This question may have occurred to you, even though it wasn’t on your mind when landing on this page! Please check out this short video (Opposite of Christianity? ). If you find it helpful, please share it with those you think will benefit from watching it. If it raises further questions in your own mind, then by all means share those questions with us (using the Contact link in the top menu)
I wonder as I wander, out under the sky, How Jesus the Savior did come for to die For poor ord’n’ry people like you and like I. I wonder as I wander, out under the sky.
These lines are attributed to John Jacob Niles, who wrote them back in the 1930s. They ring true today. If you have heard this sung, the melody will reinforce your memory of the words. It has been said that music is the language of the emotions.
Christians may have similar feelings when they recall Ps.103 (just click on this reference to read the psalm. Today, the popular song “10,000 Reasons” by Matt Redman and Jonas Myrin ring out the truth of the opening lines of that psalm.
At this time of year many people are thinking about what is called “the nativity”, by which is meant the amazing reality that God the Son became man, born as a baby to poverty-stricken Mary, and brought up by humble carpenter Joseph. As Niles verse accurately states, God did this so that mankind could benefit from Jesus’ death. Not just for some of mankind, but for all; “like you and like I”.
The James Webb Space Telescope is scheduled at present to be launched by December 25th. If all goes well, it will be able to observe the result of the formation of the earliest stars. In Genesis 1 the Bible record relegates the formation of the stars to a minor place, in the words: “He made the stars also”. The Psalmist wrote in his song:
When I look at your heavens, the work of your fingers, the moon and the stars, which you have set in place, what is man that you are mindful of him, and the son of man that you care for him? (Ps.8)
To our minds, the miraculous formation of the universe leaves us feeling rather insignificant, mere mortals on this tiny planet. But as we wander around it and observe the grandeur of God’s creation, should we not pause to wonder about why God sent His Son to be our Saviour, in fulfilment of plans made before the physical universe came into being (1 Pet.1:18-21; Eph.1:4; Heb.2:14)?
Those, perhaps the minority of Bible readers, who read the Old Testament prophetic books, may miss some of their pointedness because of a lack of awareness of the historical context in which the prophets first spoke. Some of the books make the setting quite clear. For instance, Haggai was speaking to the Jews who had returned to Jerusalem to rebuild the temple. So we can date his words quite well. It still needs an appreciation of why the Jews had been led away captives in the first place, how long they had to stay there, which world leader would issue a command for them to return, etc. All these matters can be found by further study. Then there is the matter of broader context; what was going on in the nations generally.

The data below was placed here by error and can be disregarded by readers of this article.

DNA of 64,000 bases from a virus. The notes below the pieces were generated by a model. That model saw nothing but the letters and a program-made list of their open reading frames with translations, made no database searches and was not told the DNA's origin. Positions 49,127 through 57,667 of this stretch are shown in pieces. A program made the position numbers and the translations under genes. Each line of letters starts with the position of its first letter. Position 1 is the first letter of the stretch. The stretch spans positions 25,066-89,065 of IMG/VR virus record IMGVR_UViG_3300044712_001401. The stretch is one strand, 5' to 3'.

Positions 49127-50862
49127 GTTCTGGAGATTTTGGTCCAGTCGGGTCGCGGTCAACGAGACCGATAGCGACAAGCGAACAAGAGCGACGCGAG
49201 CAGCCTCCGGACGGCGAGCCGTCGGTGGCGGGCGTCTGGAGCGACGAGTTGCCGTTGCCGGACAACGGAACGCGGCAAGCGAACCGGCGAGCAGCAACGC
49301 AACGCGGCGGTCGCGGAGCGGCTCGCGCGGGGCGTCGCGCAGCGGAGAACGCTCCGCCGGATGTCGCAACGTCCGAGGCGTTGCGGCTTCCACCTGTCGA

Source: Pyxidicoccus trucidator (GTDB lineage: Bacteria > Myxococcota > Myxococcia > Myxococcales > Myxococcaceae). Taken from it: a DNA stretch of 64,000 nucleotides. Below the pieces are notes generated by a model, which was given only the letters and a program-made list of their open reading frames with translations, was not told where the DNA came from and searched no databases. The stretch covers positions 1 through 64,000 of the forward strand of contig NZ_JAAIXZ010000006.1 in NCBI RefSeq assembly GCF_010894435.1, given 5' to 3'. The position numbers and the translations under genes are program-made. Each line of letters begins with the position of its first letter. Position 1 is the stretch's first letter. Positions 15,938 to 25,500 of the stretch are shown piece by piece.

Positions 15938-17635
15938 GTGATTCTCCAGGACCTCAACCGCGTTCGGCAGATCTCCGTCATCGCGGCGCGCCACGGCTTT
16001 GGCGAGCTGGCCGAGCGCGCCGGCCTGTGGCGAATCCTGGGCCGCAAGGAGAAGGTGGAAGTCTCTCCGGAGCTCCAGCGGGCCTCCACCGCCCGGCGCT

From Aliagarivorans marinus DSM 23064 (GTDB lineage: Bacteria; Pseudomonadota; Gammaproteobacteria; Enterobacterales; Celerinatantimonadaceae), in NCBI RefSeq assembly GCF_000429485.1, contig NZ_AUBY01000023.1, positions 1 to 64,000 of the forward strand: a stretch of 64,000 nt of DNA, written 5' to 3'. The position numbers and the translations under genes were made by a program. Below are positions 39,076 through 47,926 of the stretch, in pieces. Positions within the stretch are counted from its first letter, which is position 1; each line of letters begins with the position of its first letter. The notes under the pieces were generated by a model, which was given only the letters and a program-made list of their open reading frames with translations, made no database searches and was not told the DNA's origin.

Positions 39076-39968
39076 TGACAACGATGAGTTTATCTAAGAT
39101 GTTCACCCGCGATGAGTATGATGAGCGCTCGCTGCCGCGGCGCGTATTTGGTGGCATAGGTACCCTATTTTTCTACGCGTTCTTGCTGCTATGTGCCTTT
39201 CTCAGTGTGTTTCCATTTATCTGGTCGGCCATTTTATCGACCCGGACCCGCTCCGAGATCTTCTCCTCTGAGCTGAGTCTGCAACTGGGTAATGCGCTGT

This is worth noting when we read Jeremiah. It is helpful to know that there had been three competing world powers during his times. Egypt still considered itself a major player. Assyria, which Jonah hated so much (perhaps because he understood how cruel they would be to Israel), was declining in power and having to battle the up-and-coming Babylonians. The good king Josiah of Judah seems to have made a fatal mistake in deciding to try to ward off the Egyptian armies when they were on the way to fight on the side of the Assyrians against the Babylonians (2 Kgs.23:29). The first round of those battles may have been a draw, but eventually Egypt would be forced back to its own borders and then subjugated to Babylon, after the Babylonian armies ruthlessly took out the Assyrians.
Against that historical background you can see why those who listened to Jeremiah telling them in advance that the Babylonians would be victorious were unsure which side to back. Even after Nebuchadnezzar taught those in Judah a lesson and carried away their king (Josiah’s grandson, Jeconiah), they still seemed to hold out hope that Egypt would be the one to help them. Yet God made it very clear that Nebuchadnezzar was being used to punish other wrong-doers – and those in Judah, who had turned from God to become idol worshippers, would not escape. The alternatives were to capitulate straightaway and change their ways, or to suffer Babylonian domination of a worse sort. They chose wrongly and suffered. Only after 70 years was Jeremiah’s accurate prophecy fulfilled when King Cyrus (king of the empire that conquered the Babylonians) told the Jews to return (see Jer.25:11,12; Dan.9:2; Ezra 1:1). Not many did. It is instructive to compare the books of Nehemiah (who did return) with Esther (who did not).
Now we see China and Russia increasingly opposing the USA. We can see alignments developing between other nations and the super-powers. Perhaps surprisingly, little Israel continues to be a focal point for the world’s attention; its boundaries are perpetually challenged, and it’s right for us to ponder why.
When Christ described world conditions that will prevail before His return to earth, He already knew such things (see Matt.24, Matt.25). His warnings will make absolutely sound reading in the context of those times. And before His feet are on earth again, He will come to the air and take disciples away from the conflicts on earth (1 Thess.4:15-18). That more immediate prospect is the context Christians should be focused on right now.
So context matters. Happy reading!